7) I have mixed feelings on attacking this element of the plan but is Theatreworks really deserving of such a gift? Staff exaggerates the significance of Theatreworks, which is barely top ten in Bay Area, well-behind Berkeley Rep or ACT, or arguably San Jose Rep, which I’ve attended more than Theatreworks in recent years. In terms of “Memphis” which workshopped in Palo Alto before eventually reaching Broadway, it was Randy Adams, the outgoing producer of Theatreworks who moved to New York, founded Junkyard Dogs and shepherded the work to Broadway more than Theatreworks per se who is to credit. My understanding is that there is an attrition of top Theatreworks management over the years — maybe a conglomeration of former Theatreworks brass would be a better fit here, in the spirit of the Valley. (I mean Adams, Nicholson, Miller and McDonough, although I may be off base here; certainly Robert Kelley is a major success story, but why the exaggeration and why the patsy nature of their involvement here?)
I have read the staff report about 27 University and will describe my objections to it on my campaign blog. (links to here)
candidate for Palo Alto City Council as a residentialist meaning I think land use projects should be vetted more carefully by commissioners, council and staff
I have less interest obviously in Menlo Park my neighbors but the relationship between Stanford and Arrillaga is certainly interesting and this case potentially offers clues to what the actual power dynamic is, and what is going on re 27 University.
There have been almost a year of secret meetings including Palo Alto staff and presumably some council members; public learned of it in March and it is coming up on various dockets for public meetings this month, including discussions of the 50 ft limit and, I believe the total cap on commercial development downtown and city wide.
There is certainly a difference of opinion here on whether we want to “urbanize” Palo Alto or the pros and cons of the deluge of office space projects.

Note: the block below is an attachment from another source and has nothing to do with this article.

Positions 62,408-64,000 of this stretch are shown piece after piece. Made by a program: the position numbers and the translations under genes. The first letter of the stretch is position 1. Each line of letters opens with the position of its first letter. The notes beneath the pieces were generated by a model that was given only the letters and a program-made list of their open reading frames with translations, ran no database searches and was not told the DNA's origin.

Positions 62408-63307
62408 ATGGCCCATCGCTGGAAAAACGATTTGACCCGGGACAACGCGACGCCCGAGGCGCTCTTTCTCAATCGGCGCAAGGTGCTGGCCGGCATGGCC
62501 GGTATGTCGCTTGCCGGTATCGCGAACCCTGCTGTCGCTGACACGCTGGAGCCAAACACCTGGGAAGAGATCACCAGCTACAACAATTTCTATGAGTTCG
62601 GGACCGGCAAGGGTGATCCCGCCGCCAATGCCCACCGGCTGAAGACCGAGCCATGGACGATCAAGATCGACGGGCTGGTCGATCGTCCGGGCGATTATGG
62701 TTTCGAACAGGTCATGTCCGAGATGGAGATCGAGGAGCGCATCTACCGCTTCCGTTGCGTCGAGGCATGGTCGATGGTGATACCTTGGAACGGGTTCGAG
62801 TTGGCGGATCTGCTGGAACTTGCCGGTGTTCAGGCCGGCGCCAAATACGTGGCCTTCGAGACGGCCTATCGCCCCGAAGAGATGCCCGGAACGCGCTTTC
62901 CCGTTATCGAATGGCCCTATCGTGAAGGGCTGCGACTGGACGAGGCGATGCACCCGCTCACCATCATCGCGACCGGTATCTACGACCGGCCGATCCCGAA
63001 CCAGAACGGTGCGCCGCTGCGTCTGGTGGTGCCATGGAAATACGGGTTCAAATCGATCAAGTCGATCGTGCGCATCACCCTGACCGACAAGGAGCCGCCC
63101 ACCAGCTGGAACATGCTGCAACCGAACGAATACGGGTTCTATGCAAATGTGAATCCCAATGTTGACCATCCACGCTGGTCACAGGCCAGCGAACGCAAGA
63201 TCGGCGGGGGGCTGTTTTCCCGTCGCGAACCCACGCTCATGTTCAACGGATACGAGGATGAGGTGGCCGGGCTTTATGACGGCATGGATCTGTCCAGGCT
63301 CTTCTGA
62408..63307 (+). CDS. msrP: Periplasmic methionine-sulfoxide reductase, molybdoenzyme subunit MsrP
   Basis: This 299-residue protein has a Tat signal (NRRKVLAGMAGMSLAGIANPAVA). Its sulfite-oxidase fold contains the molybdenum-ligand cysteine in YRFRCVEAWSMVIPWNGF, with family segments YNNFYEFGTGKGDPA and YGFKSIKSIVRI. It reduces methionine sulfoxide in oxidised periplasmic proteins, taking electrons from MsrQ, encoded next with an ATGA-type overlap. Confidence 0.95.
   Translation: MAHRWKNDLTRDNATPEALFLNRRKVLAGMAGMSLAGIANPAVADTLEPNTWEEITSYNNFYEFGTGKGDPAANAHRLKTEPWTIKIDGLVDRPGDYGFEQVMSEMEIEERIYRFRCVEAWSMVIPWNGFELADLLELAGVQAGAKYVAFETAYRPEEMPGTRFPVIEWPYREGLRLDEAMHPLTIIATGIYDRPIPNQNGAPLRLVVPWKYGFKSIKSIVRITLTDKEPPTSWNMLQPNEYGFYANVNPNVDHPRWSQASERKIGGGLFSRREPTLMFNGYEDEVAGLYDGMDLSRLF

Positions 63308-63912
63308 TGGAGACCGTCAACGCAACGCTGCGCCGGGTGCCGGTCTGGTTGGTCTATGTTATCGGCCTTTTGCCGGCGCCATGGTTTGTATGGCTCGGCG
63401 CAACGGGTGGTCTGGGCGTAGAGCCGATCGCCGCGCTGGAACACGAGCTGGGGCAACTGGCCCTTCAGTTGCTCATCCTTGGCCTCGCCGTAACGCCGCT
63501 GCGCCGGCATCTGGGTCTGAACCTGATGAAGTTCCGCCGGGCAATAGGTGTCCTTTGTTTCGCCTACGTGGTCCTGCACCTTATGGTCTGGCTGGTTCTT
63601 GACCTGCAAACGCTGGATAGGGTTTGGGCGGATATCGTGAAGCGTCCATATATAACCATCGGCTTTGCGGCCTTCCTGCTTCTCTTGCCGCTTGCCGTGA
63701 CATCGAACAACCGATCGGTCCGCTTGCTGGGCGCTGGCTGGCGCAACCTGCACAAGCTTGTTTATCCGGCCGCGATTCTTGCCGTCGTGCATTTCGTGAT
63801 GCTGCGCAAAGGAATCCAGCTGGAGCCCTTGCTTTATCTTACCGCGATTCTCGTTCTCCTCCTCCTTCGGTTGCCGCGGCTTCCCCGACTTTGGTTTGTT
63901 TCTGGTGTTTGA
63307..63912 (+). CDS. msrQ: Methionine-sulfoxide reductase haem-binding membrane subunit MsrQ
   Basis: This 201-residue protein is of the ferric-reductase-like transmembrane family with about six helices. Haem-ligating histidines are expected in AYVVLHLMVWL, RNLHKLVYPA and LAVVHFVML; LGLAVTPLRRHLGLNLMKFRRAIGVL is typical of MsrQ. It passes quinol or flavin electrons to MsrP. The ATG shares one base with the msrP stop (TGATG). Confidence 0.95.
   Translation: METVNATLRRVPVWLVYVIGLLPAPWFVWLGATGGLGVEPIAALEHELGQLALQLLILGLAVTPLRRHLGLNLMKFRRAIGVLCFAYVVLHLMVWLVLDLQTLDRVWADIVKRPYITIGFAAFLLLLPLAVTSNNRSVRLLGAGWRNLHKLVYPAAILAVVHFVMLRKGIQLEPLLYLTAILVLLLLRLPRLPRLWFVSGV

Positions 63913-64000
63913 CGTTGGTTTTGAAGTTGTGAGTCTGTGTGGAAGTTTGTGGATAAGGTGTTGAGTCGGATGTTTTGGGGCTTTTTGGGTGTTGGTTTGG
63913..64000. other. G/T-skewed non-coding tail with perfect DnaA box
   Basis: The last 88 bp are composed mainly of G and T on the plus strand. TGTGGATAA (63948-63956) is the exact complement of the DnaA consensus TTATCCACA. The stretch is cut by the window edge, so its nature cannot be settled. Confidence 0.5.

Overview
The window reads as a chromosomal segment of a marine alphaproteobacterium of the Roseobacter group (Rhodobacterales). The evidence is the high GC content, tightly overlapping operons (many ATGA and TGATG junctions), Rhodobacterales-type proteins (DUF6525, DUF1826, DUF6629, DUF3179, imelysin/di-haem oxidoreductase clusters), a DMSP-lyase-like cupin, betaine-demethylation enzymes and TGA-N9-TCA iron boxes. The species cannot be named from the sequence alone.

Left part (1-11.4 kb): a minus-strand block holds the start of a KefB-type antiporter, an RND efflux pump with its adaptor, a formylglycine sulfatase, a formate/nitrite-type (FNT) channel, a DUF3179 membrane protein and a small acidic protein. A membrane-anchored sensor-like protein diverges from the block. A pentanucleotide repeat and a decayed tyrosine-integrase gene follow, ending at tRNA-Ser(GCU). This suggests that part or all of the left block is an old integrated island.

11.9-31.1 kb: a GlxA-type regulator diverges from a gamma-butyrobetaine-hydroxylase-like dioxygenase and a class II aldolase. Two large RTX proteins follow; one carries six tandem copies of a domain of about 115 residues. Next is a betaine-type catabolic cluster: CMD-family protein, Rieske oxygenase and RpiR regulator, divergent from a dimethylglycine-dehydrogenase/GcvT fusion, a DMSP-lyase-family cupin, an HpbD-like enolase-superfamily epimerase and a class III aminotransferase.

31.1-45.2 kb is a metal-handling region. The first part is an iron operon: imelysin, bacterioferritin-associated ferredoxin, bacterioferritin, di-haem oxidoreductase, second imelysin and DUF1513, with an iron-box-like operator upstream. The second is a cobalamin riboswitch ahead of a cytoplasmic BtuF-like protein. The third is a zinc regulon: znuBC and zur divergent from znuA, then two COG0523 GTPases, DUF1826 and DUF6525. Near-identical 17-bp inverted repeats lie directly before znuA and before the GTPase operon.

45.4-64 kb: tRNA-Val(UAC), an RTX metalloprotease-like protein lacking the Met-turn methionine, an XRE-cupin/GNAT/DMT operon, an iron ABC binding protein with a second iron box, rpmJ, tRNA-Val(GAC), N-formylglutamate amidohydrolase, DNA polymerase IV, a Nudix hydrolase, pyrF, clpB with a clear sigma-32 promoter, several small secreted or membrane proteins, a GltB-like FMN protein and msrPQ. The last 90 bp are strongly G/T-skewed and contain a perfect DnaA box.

Here is a link back to the coverage of the Menlo Park project, where I posted the above. I actually wrote about a thousand words on this topic in March, on the Weekly site. What set me off was something about Pat Burt’s tone in his statement that although Arrillaga initiated the project “we are taking the lead here”. Burt refused to elaborate on the specific question of what he knew about the project — and actually tried to intimidate me, puffing up and accusing me of being reckless in my coverage , I think he used the term “morally-detached”, whatever that means — when I happened into him a few days later. It seems that I was more right than I knew if the meetings actually commenced secretly in August, 2011, as the report now admits.
Coincidentally, that was when the public starting speaking out about whether local leadership could get traction with the multi-millionaire landlord at 456 University, the Varsity Theatre, August, 2011. Many posters’ first reaction to this project was: wouldn’t the same theatre work better at 456? Stanford Theatre (initiated by a billionaire’s heir, admistered at a loss by a foundation; actually a philanthropy not just a front) showed “Hamlet” that week in March, 2011 such that it had me texting a handful of Council members and local machers thus: ‘Something rotten in state of Denmark’ at 27 oops 221 uni ave. Hamlet 3 nights. Mark W (and I did end up checking out Olivier’s excellent performance, and to hear that line, although it is actually issued by Marcellus, not Hamlet).